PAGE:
“The defense rests,” attorney Allen Ruby told the jury in the court of U.S. District Judge Susan Illston.
Ruby had told Illston on Tuesday afternoon that Bonds’ attorneys were considering calling up to six witnesses, including possibly Bonds himself.
Closing arguments in the trial, which is in its third week, are now scheduled to begin at 8:30 a.m. on Thursday. Jury deliberations could begin as soon as Thursday afternoon.
The defense decision to rest its case came after Illston dismissed one of five criminal charges against the former San Francisco Giants slugger.
Bonds, 46, still faces three counts of making false statements and one count of obstructing justice in 2003 testimony before a federal grand jury.
The grand jury was investigating the distribution of steroids and other performance-enhancing drugs by the Bay Area Laboratory Co-Operative, or BALCO.
The dismissed count was a charge that Bonds lied when he told the panel he had never taken anything other than vitamins from his trainer, Greg Anderson, before the 2003 Major League Baseball season.
Defense attorneys argued in a motion filed Tuesday that while Bonds admitted to the grand jury that he took substances known as “the clear” and “the cream” in 2003, there was no evidence in the trial that he received them from Anderson before that year.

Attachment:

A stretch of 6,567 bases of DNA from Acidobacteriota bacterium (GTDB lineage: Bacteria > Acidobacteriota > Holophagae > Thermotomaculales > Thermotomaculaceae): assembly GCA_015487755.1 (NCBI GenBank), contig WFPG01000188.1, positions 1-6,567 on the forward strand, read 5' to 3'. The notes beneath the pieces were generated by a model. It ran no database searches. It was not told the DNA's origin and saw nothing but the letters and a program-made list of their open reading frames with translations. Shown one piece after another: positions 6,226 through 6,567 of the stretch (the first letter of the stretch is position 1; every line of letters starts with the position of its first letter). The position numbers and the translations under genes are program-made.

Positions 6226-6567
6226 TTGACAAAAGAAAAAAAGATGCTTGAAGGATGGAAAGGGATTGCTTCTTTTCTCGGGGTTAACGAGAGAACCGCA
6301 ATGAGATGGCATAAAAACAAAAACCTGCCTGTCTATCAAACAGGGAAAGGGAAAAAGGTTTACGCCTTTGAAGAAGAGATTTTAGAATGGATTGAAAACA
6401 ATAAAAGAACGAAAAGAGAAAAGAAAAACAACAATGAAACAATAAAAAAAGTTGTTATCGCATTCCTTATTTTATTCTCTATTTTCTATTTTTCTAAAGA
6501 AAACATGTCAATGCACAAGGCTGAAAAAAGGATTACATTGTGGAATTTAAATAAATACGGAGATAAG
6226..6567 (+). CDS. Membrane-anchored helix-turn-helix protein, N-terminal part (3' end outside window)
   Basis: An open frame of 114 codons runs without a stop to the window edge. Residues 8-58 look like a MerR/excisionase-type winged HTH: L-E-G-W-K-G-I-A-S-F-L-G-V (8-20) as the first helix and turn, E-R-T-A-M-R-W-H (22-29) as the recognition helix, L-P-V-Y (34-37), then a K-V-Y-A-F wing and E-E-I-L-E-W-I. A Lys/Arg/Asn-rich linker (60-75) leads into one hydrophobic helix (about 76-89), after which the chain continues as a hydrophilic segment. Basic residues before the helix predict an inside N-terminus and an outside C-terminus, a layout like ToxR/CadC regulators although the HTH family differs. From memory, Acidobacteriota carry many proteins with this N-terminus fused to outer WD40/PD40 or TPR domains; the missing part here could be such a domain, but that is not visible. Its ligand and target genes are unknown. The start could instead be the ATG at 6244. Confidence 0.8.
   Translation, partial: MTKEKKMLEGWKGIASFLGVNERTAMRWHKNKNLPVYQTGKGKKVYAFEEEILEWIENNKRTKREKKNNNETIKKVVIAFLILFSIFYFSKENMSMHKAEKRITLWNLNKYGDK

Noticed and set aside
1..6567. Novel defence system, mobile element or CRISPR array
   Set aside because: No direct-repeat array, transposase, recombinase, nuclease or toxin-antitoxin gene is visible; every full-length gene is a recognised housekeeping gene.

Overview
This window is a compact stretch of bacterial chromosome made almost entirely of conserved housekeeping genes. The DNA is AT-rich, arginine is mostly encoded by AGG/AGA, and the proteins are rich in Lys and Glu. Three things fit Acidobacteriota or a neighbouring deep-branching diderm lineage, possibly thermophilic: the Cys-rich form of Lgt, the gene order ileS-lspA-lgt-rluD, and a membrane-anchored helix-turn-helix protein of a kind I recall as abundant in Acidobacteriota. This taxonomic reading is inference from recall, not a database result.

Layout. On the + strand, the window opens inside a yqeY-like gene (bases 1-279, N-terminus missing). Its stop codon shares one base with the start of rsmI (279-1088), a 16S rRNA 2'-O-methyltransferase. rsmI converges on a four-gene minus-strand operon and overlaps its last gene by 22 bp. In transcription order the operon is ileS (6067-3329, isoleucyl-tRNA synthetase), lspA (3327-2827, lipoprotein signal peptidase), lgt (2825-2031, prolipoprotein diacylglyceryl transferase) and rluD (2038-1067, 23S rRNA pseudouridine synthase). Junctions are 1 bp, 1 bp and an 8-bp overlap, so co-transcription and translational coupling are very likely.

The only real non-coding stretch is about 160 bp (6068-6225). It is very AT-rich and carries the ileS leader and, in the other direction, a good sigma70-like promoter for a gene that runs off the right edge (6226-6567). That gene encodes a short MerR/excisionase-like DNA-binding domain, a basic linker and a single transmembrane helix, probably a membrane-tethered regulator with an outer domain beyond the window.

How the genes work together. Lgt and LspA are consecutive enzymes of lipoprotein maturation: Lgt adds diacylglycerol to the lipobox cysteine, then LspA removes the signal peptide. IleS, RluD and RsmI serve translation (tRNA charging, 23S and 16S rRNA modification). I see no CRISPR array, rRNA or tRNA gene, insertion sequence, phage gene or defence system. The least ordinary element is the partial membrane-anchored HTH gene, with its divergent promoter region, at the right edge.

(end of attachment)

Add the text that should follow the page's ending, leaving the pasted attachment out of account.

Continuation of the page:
Prosecutors told Illston this morning that they agreed to drop that charge, and Illston then dismissed it.
“The clear” and “the cream” were so-called designer steroids that were engineered to be undetectable. Bonds told the grand jury that he thought they were flaxseed oil and an arthritis ointment.
The three remaining false-statements counts against Bonds allege that he lied when he told the grand jury he never knowingly received steroids from Anderson, never knowingly received human growth hormone from him and never received any kind of injection from him.
Anderson refused to testify at the trial and has been jailed for contempt of court until the trial ends.
While playing for the Giants, Bonds set baseball’s single-season home-run record in 2001 and the career home-run record in his last season in 2007.
9:47 AM: In a surprise move, defense lawyers told the federal judge presiding over the perjury trial of Barry Bonds in San Francisco today that they will rest their case without calling any witnesses.
Defense attorney Allen Ruby told U.S. District Judge Susan Illston, “The defense is prepared to rest.”
Closing arguments in the trial, now in its third week, are now scheduled for 8:30 a.m. Thursday.
The defense decision to rest its case came after Illston dismissed one of four perjury counts pending against Bonds.
The charge was challenged by defense attorneys and prosecutors agreed today to dismiss it.
Bonds still faces three other counts of making false statements and one count of obstructing justice in 2003 testimony before a federal grand jury that was investigating the distribution of steroids and other performance-enhancing drugs.
Julia Cheever, Bay City News